Duke Energy Progress on April 17 filed arguments with North Carolina Utilities Commission on why it thinks it there shouldn’t be any waiver of “legally enforceable obligations” requirements for several small solar projects trying to win power purchase agreements with the utility.
The project companies are WBJE Solar LLC, Pridgen Solar Group LLC, Double R Solar LLC, Southside Solar LLC, Son Power LLC, Merritt Energy Partners LLC, 6 Acre Field LLC, 4-Lane Solar LLC and GTOP Merritt Solar. They want waivers of the requirement to obtain legally enforceable obligations (LEOs).
Said Duke Energy Progress: “The Federal Energy Regulatory Commission (‘FERC’) established the concept of a legally enforceable obligation as part of its rules implementing the requirements of the Public Utility Regulatory Policies Act of 1978 (‘PURPA’). Section 292.304(d) 1 of these rules provides qualifying facilities (‘QFs’) with two options. First, the QF can provide energy as available from the QF to the purchasing utility for purchase at the purchasing utility’s avoided costs calculated at the time of delivery. Alternatively, the QF can provide energy or capacity pursuant to a legally enforceable obligation (‘LEO’). If the QF chooses to provide energy or capacity through a LEO, the QF can then choose whether the purchasing utility pays avoided costs calculated at the time of delivery, or avoided costs calculated at the time the obligation is incurred.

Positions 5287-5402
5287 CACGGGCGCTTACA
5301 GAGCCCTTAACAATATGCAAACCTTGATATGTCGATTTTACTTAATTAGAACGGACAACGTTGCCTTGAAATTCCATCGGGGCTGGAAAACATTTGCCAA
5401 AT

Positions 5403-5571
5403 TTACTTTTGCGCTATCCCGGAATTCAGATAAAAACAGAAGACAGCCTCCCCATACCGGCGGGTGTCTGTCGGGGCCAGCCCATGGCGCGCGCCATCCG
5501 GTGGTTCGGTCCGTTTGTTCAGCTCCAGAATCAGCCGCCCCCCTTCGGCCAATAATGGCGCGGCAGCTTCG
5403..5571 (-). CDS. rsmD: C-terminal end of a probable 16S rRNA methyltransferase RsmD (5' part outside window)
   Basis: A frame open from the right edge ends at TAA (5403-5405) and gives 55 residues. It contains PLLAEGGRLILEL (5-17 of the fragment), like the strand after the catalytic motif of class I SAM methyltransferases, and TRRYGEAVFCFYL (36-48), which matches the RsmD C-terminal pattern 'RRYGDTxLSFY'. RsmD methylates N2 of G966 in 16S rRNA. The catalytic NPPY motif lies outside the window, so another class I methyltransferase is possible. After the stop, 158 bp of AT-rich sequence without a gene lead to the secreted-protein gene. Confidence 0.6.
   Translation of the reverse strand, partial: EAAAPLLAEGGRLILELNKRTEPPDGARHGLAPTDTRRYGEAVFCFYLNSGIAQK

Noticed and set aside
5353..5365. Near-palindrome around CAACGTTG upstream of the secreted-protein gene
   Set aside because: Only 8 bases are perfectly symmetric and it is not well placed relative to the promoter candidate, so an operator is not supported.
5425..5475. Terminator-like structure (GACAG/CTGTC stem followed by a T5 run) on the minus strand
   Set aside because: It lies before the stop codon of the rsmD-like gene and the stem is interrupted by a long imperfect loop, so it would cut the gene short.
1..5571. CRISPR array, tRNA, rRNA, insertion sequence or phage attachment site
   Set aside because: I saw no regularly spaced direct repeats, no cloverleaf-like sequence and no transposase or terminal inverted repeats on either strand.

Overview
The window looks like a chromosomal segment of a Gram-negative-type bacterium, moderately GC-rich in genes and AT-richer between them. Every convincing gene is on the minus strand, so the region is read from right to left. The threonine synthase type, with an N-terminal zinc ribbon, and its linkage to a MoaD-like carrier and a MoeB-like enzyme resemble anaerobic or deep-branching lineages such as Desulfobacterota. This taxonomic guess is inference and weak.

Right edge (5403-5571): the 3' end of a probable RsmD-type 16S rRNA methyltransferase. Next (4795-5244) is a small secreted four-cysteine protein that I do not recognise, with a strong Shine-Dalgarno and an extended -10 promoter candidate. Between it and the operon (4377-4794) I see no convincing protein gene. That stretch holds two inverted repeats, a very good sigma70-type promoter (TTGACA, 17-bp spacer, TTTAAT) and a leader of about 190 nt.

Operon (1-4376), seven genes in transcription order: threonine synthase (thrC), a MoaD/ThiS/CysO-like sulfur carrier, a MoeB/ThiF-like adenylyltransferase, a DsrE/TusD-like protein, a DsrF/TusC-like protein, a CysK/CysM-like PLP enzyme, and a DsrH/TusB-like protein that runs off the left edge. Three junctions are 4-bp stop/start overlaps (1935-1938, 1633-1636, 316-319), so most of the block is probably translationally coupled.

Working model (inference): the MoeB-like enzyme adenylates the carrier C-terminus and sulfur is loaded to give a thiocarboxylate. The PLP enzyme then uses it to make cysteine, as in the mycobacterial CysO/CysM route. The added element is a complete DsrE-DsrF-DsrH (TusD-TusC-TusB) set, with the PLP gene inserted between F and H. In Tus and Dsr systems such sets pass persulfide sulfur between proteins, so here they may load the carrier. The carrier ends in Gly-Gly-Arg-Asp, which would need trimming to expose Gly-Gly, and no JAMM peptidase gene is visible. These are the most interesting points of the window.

“Clearly, under PURPA, a QF does not need a LEO to sell energy at avoided cost. A LEO is not a legal requirement. A LEO is rather a mechanism that a QF can use to exercise a different payment option if it meets certain qualifications. Even if those qualifications are not met, the Applicants have the option to sell energy as available. Thus, by their letters, the Applicants apparently are asking this Commission to waive a requirement that does not exist in the first place. While the Applicants refer to an exception for the requirement for a LEO, the letters filed by the Applicants are not particularly clear. Rather than asking for a waiver of the ‘LEO requirement,’ the Applicants instead seem to be asking for a waiver to the Commission’s requirement that they obtain a Certificate of Public Convenience and Necessity (‘CPCN’) to establish a LEO. The Commission should deny this request.”
These are small solar projects typical of dozens that have been in play in North Carolina in recent months. For example, WBJE and Pridgen are both developing 4.99-MW projects in Columbus County, N.C.